Automation bias: a systematic review of frequency, effect mediators, and mitigators

J Am Med Inform Assoc. 2012 Jan-Feb;19(1):121-7. doi: 10.1136/amiajnl-2011-000089. Epub 2011 Jun 16.


Automation bias (AB)--the tendency to over-rely on automation--has been studied in various academic fields. Clinical decision support systems (CDSS) aim to benefit the clinical decision-making process. Although most research shows overall improved performance with use, there is often a failure to recognize the new errors that CDSS can introduce. With a focus on healthcare, a systematic review of the literature from a variety of research fields has been carried out, assessing the frequency and severity of AB, the effect mediators, and interventions potentially mitigating this effect. This is discussed alongside automation-induced complacency, or insufficient monitoring of automation output. A mix of subject specific and freetext terms around the themes of automation, human-automation interaction, and task performance and error were used to search article databases. Of 13 821 retrieved papers, 74 met the inclusion criteria. User factors such as cognitive style, decision support systems (DSS), and task specific experience mediated AB, as did attitudinal driving factors such as trust and confidence. Environmental mediators included workload, task complexity, and time constraint, which pressurized cognitive resources. Mitigators of AB included implementation factors such as training and emphasizing user accountability, and DSS design factors such as the position of advice on the screen, updated confidence levels attached to DSS output, and the provision of information versus recommendation. By uncovering the mechanisms by which AB operates, this review aims to help optimize the clinical decision-making process for CDSS developers and healthcare practitioners.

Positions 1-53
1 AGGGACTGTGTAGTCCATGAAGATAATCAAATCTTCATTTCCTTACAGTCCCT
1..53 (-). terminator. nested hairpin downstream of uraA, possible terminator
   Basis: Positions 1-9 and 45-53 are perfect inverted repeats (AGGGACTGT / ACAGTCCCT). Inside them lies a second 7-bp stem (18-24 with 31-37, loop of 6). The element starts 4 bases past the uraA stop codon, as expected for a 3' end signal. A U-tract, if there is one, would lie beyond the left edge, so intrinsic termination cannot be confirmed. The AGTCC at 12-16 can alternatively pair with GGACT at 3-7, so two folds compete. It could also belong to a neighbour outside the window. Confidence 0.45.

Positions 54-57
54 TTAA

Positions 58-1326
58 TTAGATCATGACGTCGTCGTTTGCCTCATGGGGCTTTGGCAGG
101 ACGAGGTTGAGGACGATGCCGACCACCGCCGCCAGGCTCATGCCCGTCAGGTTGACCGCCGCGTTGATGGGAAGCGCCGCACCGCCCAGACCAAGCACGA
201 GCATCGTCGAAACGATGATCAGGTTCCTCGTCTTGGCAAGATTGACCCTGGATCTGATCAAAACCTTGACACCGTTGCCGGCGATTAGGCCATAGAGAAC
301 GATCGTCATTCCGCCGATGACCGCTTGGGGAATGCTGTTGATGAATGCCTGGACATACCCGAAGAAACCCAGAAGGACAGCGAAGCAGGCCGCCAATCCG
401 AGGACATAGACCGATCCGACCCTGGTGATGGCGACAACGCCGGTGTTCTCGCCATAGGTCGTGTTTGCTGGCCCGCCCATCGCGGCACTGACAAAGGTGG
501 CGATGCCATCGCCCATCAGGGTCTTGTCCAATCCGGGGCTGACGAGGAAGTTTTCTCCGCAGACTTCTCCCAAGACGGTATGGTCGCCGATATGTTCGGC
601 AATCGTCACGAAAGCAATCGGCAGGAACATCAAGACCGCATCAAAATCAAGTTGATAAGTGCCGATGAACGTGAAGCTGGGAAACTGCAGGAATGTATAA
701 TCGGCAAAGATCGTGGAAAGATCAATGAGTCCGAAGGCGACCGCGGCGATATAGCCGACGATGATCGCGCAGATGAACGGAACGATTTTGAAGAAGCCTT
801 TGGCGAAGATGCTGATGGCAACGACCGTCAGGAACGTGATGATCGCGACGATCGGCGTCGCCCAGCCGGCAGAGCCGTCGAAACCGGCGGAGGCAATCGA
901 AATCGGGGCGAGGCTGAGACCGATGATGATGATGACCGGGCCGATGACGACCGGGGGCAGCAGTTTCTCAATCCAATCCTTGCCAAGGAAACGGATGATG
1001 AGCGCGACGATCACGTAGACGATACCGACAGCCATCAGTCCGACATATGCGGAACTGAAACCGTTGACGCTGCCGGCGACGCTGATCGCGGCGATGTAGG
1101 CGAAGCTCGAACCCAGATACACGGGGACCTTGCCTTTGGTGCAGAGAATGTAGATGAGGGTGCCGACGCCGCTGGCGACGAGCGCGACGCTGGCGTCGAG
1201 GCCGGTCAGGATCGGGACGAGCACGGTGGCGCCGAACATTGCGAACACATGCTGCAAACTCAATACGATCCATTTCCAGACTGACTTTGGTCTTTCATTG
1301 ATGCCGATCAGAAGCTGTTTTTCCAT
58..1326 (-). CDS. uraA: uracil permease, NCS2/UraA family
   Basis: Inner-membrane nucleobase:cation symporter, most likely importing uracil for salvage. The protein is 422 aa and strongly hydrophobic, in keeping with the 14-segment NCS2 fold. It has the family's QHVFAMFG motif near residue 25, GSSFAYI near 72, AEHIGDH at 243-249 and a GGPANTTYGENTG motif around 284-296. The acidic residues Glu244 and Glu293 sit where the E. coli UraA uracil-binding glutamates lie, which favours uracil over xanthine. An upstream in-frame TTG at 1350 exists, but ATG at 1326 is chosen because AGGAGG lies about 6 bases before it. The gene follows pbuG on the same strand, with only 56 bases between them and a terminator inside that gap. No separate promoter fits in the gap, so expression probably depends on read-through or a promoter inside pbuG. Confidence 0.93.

Publication types

  • Research Support, Non-U.S. Gov't
  • Review
  • Systematic Review

MeSH terms

  • Attitude to Computers*
  • Automation*
  • Aviation
  • Decision Support Systems, Clinical*
  • Humans
  • Task Performance and Analysis